Board of Regents approves expansion of STAR One research building

Posted by Jayme Blaschke
University News Service
February 19, 2015

The Texas State University System Board of Regents has authorized Texas State University to expand the STAR One research building in the Science, Technology and Advanced Research (STAR) Park.

The board, meeting Feb. 19 in Austin, also approved the companion Lab Finish-Out project

The combined projects propose a 16,000-square-foot addition to the existing STAR One building, to include flexible wet lab and office spaces. The proposed labs will support the needs of a broad range of users requiring chemistry, materials and life sciences lab space to advance a business, product or concept. A conference room, large multipurpose room, leasable offices and an open collaborative space are also included.

"Texas State’s STAR Park already has proven to be a very popular destination for new and innovative companies in central Texas, which has led the university to expand its STAR One facility to house more of these clients," said Texas State Provost Gene Bourgeois. "Future economic development in the greater San Marcos area stands to be significantly enhanced by business activity generated at an expanded STAR Park."

Currently, STAR One is a 20,000-square-foot facility of which 14,000 square feet are fully built out and at full occupancy. Active research areas include material sciences (semiconductors, nanomaterials, advanced polymers), life sciences (drug delivery, diagnostics, advanced DNA analysis, medical devices, medical implants), advanced manufacturing (complex design and prototyping, microelectronics, lighting products, robotics), software platforms for a variety of applications and renewable energy.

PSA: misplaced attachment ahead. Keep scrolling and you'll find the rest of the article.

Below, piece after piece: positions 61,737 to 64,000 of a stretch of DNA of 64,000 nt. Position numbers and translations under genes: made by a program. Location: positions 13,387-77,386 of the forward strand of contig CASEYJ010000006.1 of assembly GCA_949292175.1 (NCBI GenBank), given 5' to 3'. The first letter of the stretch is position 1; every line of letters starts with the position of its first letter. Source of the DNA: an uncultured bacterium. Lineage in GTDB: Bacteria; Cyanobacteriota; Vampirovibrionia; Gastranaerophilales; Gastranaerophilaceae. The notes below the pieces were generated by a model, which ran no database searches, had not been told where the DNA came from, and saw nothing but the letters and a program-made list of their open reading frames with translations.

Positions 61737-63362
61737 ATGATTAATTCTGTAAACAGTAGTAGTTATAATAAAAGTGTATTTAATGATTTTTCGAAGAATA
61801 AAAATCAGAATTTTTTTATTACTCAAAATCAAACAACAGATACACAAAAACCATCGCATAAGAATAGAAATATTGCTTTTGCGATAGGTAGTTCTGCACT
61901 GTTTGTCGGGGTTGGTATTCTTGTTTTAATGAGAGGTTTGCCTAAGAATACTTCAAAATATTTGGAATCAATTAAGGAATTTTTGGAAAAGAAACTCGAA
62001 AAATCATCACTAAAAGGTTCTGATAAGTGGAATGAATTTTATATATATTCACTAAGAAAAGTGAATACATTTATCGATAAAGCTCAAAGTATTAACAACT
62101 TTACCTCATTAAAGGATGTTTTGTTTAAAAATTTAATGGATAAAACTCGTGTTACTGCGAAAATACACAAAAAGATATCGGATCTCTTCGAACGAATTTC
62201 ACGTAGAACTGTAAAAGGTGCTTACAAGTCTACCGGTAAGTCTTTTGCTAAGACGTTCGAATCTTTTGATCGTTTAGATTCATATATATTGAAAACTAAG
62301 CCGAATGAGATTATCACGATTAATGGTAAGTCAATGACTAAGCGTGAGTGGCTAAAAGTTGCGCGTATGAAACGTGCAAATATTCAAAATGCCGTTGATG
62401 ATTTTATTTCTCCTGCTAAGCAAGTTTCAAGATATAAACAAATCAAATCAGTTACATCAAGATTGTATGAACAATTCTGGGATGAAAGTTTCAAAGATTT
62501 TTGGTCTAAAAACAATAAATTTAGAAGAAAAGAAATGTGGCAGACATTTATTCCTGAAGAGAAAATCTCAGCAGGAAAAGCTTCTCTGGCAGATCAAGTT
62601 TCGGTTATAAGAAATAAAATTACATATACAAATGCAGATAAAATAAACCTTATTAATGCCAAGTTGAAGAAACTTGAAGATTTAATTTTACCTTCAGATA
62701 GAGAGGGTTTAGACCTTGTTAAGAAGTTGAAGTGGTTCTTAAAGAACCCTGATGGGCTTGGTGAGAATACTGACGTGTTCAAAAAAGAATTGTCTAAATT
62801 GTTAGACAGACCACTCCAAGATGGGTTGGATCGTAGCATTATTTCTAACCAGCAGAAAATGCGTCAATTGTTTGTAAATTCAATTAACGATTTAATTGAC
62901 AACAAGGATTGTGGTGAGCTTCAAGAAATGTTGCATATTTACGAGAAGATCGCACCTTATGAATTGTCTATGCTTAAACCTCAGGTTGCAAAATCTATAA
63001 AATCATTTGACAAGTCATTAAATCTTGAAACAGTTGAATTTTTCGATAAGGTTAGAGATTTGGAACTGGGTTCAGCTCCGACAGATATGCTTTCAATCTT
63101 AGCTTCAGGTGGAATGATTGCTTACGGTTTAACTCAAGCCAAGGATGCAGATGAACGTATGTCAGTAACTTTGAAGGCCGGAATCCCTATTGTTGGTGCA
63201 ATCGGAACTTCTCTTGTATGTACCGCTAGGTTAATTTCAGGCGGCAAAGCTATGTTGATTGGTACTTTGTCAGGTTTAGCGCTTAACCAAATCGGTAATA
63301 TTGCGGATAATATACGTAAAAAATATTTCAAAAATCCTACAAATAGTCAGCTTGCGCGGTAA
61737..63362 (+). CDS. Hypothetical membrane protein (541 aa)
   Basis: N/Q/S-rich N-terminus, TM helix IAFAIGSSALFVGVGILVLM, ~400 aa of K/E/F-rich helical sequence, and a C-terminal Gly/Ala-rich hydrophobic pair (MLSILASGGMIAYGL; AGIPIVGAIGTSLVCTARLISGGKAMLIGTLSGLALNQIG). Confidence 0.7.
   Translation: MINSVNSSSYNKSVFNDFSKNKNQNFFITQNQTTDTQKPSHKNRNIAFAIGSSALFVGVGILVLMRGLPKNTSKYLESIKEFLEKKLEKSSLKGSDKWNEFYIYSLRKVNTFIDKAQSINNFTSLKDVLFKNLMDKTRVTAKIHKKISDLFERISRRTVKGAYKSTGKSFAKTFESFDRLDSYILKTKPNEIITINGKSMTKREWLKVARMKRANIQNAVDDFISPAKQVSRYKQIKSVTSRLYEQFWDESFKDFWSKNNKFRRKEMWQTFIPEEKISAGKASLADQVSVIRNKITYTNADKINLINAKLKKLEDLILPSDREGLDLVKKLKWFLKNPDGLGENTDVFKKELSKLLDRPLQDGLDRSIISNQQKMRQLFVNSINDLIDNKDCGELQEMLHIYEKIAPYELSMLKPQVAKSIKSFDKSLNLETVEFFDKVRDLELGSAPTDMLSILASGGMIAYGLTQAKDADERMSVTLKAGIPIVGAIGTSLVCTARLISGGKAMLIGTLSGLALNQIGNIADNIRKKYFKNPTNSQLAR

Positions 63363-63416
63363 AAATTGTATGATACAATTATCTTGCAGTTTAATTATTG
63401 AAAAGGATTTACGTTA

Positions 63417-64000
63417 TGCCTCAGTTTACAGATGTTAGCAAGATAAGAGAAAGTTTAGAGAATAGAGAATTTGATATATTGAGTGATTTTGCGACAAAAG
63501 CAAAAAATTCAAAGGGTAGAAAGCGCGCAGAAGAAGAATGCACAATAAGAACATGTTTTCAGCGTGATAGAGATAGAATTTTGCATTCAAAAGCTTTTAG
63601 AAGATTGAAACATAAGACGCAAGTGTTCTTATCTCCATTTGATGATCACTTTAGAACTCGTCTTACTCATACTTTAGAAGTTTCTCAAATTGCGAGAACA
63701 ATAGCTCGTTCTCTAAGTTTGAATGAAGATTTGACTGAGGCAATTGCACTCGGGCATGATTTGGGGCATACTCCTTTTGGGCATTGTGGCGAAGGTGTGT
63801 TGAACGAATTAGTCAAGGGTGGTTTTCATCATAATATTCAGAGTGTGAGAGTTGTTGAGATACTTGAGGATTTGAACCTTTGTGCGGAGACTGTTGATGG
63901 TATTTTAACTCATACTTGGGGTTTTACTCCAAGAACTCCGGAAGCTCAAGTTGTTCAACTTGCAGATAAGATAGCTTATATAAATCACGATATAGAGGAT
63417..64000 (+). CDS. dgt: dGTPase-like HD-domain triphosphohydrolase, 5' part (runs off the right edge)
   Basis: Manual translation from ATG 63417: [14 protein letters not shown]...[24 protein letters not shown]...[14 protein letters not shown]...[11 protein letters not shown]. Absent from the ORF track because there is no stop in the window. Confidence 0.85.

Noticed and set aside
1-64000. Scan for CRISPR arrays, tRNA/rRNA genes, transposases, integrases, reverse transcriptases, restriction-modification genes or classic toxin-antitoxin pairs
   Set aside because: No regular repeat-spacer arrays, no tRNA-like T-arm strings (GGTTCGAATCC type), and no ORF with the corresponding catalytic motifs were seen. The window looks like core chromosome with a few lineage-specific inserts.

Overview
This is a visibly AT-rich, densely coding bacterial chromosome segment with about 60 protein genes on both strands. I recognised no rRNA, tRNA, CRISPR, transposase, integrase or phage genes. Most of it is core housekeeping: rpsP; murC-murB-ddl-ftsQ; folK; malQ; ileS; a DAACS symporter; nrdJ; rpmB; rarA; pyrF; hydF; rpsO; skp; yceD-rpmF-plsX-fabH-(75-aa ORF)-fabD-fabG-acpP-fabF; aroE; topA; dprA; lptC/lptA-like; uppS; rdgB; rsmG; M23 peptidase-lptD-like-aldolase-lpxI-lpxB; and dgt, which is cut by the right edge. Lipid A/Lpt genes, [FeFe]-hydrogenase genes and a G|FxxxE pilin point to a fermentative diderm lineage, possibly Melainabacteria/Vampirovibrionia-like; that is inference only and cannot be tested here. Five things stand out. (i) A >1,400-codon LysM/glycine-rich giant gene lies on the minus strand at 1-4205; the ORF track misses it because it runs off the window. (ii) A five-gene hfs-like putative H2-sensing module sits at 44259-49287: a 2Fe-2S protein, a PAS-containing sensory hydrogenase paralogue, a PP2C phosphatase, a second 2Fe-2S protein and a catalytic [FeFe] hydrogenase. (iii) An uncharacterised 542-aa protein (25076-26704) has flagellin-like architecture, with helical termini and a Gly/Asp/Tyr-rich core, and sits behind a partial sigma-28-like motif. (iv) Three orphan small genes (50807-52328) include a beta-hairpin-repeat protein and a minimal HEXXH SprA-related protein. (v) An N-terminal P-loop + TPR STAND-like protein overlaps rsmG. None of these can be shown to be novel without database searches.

The remaining 6,000 square feet of shell space will be built out by summer 2015. The newly-approved expansion will potentially allow STAR One research to extend to new fields.

Bill Covington, associate vice president for research and director of federal relations, and Steve Frayser, executive director of STAR Park, will consult academic interests on campus to identify potential discipline-related areas of interest for attracting innovative, budding companies in STAR One and future buildings at STAR Park. Any new areas of exploration must be linked with Texas State's research strengths, including emerging Ph.D. programs.

Future interdisciplinary research opportunities may include:

  • The Internet of Things (materials, analytics, devices and energy)
  • GIS/Geospatial tools (remote sensing, physical and social environment modeling)
  • Computer engineering (systems design, management tools, security)
  • Water and the environment (membranes, sensors, analytical tools)
  • Advance educational tools (distributed learning, virtual learning environments)
  • Textiles design integrating material science and prototyping tools
  • Management tools enabling better healthcare delivery (medical records, inventory, clinical practice devices)
  • Advanced infrastructure materials (new composite concrete and application opportunities)

The expected cost is $8 million for the expansion and $2 million for the lab finish-out. The combined projects will be financed by $10 million in Texas State University System Revenue Financing System Bonds.   

About STAR Park

STAR Park is a collaborative effort of Texas State University and research partners serving as a catalyst for continued public/private development of new or improved technologies. Anchored by the STAR One technology business incubator, the 58-acre STAR Park is currently home to five new and emerging technology companies, a soon-to-be-opened advanced polymers and nanomaterials center, Texas State's Small Business Development Center and the Office of Commercialization and Industry Relations.